Just a few weeks ago, it was revealed that Volkswagen has a holding company in Luxembourg, thereby avoiding higher taxes in Germany.
So far, Luxembourg has been implicated in tax avoidance schemes by just a handful of companies and Shakira, the famous singer, according to the Süddeutsche Zeitung, which broke the news.
While the big stories focus on wealthy individuals and companies, rather than countries, it is nevertheless worthwhile to have a look at how, and to what extent, Luxembourg has been mentioned so far.
The Tageblatt wrote on 7 November, based on information from El Confidencial and Süddeutsche Zeitung, that Shakira’s companies involve a company in Luxembourg which manages her musical and intellectual property.
She owns the company Tournesol Limited, which owns the rights to her music, intellectual property and brands. Its capital amounts to €3,020,001, but also has capital reserves of €31,637,050. Tournesol Limited owns the Luxembourg-based company ACE Entertainment, due to the “low taxes”.
Until 2016, Shakira was officially the sole owner of a Maltese company. A third company, based in the Netherlands, is also involved, as the money is being shifted from one company to the other, avoiding millions in tax payments.
A lawyer representing Shakira told The Guardian that her investment “fulfils all legal requirements”.
Fraport, partially owned by the German state of Hesse, which operates the Frankfurt airport, has units in Malta and in Cyprus, but also a sister company in Luxembourg to “optimise the tax position”.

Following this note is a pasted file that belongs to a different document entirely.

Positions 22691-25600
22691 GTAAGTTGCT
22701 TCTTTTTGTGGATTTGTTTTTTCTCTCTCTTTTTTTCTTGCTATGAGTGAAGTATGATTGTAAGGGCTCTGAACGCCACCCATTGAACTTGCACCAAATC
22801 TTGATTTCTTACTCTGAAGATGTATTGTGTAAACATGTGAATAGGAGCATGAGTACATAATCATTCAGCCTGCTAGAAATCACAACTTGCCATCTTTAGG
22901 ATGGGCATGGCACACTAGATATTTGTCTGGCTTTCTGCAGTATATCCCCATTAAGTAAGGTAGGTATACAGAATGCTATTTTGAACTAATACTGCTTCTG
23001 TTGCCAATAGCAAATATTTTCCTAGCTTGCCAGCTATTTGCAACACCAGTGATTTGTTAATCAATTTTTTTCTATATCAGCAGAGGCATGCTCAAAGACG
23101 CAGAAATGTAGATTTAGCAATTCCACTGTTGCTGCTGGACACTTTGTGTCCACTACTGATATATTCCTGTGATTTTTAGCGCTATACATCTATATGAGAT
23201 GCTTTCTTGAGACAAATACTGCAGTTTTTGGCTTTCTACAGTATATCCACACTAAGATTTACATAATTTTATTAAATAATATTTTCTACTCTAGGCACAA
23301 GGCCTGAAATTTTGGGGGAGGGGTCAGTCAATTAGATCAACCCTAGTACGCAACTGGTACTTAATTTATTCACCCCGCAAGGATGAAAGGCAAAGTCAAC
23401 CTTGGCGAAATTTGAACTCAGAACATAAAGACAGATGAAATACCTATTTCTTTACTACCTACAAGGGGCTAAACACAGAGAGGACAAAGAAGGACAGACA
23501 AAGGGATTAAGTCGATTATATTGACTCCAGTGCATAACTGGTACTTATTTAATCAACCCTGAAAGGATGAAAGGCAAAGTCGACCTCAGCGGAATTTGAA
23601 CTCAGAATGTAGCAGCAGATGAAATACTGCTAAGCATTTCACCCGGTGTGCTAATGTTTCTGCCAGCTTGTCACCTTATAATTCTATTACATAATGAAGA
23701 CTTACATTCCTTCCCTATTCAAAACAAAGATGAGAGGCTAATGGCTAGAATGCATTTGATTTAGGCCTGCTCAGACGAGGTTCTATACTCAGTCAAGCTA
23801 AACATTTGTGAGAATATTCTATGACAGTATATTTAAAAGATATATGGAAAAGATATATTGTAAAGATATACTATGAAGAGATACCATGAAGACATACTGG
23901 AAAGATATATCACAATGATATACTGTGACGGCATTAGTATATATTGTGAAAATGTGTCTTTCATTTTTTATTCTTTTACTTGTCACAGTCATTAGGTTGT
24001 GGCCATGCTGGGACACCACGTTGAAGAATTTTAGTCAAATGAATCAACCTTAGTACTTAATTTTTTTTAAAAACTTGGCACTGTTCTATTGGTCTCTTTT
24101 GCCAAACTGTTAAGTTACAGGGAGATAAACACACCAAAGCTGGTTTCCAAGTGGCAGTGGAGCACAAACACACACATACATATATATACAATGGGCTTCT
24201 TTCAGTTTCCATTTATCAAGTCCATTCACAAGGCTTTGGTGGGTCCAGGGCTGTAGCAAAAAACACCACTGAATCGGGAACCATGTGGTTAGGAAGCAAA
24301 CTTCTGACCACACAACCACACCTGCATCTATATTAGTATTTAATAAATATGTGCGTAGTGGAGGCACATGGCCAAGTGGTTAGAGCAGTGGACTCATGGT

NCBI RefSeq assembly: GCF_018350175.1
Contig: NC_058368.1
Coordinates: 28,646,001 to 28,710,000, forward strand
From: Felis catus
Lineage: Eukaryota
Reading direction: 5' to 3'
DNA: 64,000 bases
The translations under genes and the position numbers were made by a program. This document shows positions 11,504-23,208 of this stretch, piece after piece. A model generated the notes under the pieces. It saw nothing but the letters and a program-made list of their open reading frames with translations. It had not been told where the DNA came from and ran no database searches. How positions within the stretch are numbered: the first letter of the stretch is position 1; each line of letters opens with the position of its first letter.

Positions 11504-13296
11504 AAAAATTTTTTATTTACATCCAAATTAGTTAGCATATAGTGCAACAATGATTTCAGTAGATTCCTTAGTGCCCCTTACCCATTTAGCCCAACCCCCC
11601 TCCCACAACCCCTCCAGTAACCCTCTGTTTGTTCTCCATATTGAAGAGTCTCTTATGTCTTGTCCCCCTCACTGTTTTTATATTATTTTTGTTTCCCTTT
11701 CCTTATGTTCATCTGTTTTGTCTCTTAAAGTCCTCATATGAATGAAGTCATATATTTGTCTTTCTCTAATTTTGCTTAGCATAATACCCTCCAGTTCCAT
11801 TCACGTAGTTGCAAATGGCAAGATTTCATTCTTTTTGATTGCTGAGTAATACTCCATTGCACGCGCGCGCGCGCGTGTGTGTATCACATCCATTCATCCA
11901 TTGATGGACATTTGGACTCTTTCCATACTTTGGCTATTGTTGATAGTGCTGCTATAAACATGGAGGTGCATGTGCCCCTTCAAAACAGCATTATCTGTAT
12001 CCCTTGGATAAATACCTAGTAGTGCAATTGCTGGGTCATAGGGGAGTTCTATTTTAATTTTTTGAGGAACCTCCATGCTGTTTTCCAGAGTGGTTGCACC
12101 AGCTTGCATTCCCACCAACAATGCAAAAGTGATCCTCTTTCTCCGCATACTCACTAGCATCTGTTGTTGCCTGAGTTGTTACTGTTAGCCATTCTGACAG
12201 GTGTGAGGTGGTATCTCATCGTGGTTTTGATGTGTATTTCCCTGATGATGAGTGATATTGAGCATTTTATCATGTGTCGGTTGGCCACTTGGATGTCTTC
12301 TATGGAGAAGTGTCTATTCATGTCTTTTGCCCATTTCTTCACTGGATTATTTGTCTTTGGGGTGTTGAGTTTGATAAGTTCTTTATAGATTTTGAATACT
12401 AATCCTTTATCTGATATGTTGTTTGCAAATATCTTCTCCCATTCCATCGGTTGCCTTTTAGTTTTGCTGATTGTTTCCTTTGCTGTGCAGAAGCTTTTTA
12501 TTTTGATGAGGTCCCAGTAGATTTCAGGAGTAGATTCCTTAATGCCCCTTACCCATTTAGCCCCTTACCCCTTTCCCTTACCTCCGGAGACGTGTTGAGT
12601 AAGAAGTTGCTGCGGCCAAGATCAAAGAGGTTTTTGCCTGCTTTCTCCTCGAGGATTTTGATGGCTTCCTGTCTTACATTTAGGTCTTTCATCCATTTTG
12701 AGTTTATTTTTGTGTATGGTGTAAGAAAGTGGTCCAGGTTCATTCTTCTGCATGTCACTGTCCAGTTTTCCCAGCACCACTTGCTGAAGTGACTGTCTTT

This scheme has been used by other companies to save taxes, but the Süddeutsche has calculated that the German treasury loses €17 billion a year through legal tax avoidance and illegal tax evasion.
(As of this writing, Fraport had not returned Delano’s message seeking comment.)
Luxaviation, a Luxembourg private jet operator, had a branch in the Isle of Man until the end of July this year.
The Isle of Man is known for its accommodating tax regime for the purchase and registration of private jets, which can be manipulated to pretend commercial activities take place and thus avoid VAT.
The public radio station 100,7 reported on Thursday 9 November that the company Luxlegacy Ventures Limited was the parent company of Legacy Aviation, which was responsible for buying, selling and leasing of airplanes. This Luxembourg company has belonged to the Luxaviation group since 2011.
Patrick Hansen, CEO of Luxaviation, told 100,7 that the parent company on the Isle of Man was not founded by Luxaviation, but by the owner of an airplane which Luxaviation operated.
To operate this airplane, an Embraer Legacy 600, an outfit called Luxembourg Yep Aviation was created in 2008 by Russian businessman Nikolay Bogatchev, together with Patrick Hansen.
A few years later, to pay off some outstanding bills, Luxaviation bought the shares of Luxlegacy Ventures Limited on the Isle of Man. Last year, that plane was sold. The company had no use anymore, and to save money, it was liquidated on 31 July 2017, the Luxaviation CEO explained to 100,7.
The public radio station noted that a month before that, a law came into effect which stated that the names of the real owners of companies must be published, not just the administrators. Hansen said that the liquidation of that company had nothing to do with that.
Editor’s note: The activity described in the Paradise Papers has not been ruled illegal.